Top five: the best ways to win a Premier League title

Date published: Tuesday 13th March 2018 4:04 - Ian Watson

Manchester City could possibly seal the Premier League title by beating Manchester United in the derby on April 7. It’s a fitting way to wrap it up, but it’s not even the best way City have clinched the title…


5. Chelsea 2009-10
The Blues went toe-to-toe with Manchester United, who had won the previous three Premier League titles, all the way until the final day. A 2-0 win at Liverpool in the penultimate game, thanks in no small part to Steven Gerrard’s first-half mistake (sound familar?) meant that Carlo Ancelotti’s side approached their last match at home to Wigan knowing that a victory would hold off United, who were also at home to Stoke.

Nicolas Anelka settled whatever early nerves there may have been by breaking the deadlock after six minutes. After Frank Lampard scored from the spot on 32 minutes following Steven Caldwell’s red card, Chelsea looked home and hosed, despite United also leading by the same score.

The Blues made absolutely sure by smashing in six more after the break. An 8-0 victory saw Chelsea finish the season with a record-breaking 103 goals, with 17 of those coming in their final three games, all without reply. Ancelotti took his side to Wembley the following week, where they wrapped up a Double by beating Portsmouth in the FA Cup final.



4. Man Utd 1998-99
Throughout their 13 Premier League titles, United have had it wrapped up before the final day on 10 occasions.

In 1996, they had to win at Middlesbrough, which they did with ease. In 2008, victory at Wigan would have been enough and it was secured with two second-half goals, with Bolton’s late equaliser at Chelsea giving the triumph a little more gloss.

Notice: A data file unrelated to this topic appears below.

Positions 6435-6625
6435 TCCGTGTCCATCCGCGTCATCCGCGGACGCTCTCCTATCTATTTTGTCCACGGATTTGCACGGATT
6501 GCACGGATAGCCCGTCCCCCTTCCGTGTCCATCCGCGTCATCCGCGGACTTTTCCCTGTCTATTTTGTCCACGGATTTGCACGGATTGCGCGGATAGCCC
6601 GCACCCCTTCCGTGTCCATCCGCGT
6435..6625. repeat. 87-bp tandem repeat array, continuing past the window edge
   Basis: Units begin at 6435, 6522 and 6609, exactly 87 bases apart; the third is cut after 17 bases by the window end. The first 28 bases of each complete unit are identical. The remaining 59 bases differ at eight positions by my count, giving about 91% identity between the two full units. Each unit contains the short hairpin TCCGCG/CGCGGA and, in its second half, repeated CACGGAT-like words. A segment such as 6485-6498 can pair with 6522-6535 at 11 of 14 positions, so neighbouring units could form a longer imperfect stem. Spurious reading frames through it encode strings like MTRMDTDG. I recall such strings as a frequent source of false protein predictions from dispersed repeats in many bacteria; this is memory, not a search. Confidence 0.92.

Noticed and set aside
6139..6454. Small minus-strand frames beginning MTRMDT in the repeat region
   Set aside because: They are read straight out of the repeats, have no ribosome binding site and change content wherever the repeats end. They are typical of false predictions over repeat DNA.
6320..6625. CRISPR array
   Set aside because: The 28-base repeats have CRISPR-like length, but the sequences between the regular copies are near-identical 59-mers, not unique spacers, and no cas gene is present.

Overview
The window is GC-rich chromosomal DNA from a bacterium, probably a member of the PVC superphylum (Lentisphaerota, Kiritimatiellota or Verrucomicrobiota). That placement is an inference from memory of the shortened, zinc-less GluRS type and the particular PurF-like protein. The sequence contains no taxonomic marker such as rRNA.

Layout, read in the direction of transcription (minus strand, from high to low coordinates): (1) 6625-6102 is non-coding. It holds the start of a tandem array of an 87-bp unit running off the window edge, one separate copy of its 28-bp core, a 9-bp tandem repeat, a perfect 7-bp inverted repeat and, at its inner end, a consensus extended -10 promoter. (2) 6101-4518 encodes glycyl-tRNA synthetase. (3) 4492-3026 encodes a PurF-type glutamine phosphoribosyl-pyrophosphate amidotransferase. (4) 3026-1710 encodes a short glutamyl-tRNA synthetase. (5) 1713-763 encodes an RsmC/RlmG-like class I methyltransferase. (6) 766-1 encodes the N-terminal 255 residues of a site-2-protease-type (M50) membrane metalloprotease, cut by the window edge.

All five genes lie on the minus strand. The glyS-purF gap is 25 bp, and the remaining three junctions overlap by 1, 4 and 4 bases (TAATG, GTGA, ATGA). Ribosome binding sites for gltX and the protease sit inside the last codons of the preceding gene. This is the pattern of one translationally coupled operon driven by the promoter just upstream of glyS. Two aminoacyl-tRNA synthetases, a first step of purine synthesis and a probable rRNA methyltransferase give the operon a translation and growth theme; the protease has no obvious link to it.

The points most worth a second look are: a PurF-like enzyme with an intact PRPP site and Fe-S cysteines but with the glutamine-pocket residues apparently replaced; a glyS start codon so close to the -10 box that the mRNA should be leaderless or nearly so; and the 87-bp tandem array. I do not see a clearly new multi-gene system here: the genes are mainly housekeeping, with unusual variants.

In 1999, though, United secured the first part of their Treble on home soil, after being given a fright by Tottenham. On the last day, needing to match Arsenal who were at home to Aston Villa, United went behind after Les Ferdinand’s lob bounced into the roof of the net.

Nerves were shredded and David Beckham’s brilliant equaliser before the break did little to ease the tension. Andy Cole was dispatched from the bench at half-time, and it turned out to be his lob that eventually sealed the victory, which remained in doubt until the last kick.

It was the first time since the era of Sir Matt Busby that United had sealed the title at Old Trafford, and the only time since when they have done so on the final weekend.


3. Arsenal 2001-02
After finishing runners-up to United in all of the previous three seasons, Arsene Wenger’s side put a 19-game unbeaten run together to put them firmly in the driving seat towards the end of the 2001-02 season.

After 11 consecutive wins, their penultimate game of the season took the Gunners to Old Trafford on a Wednesday night. With the FA Cup already in the bag after beating Chelsea in Cardiff the previous weekend, Arsenal just needed to beat United to secure their third Double.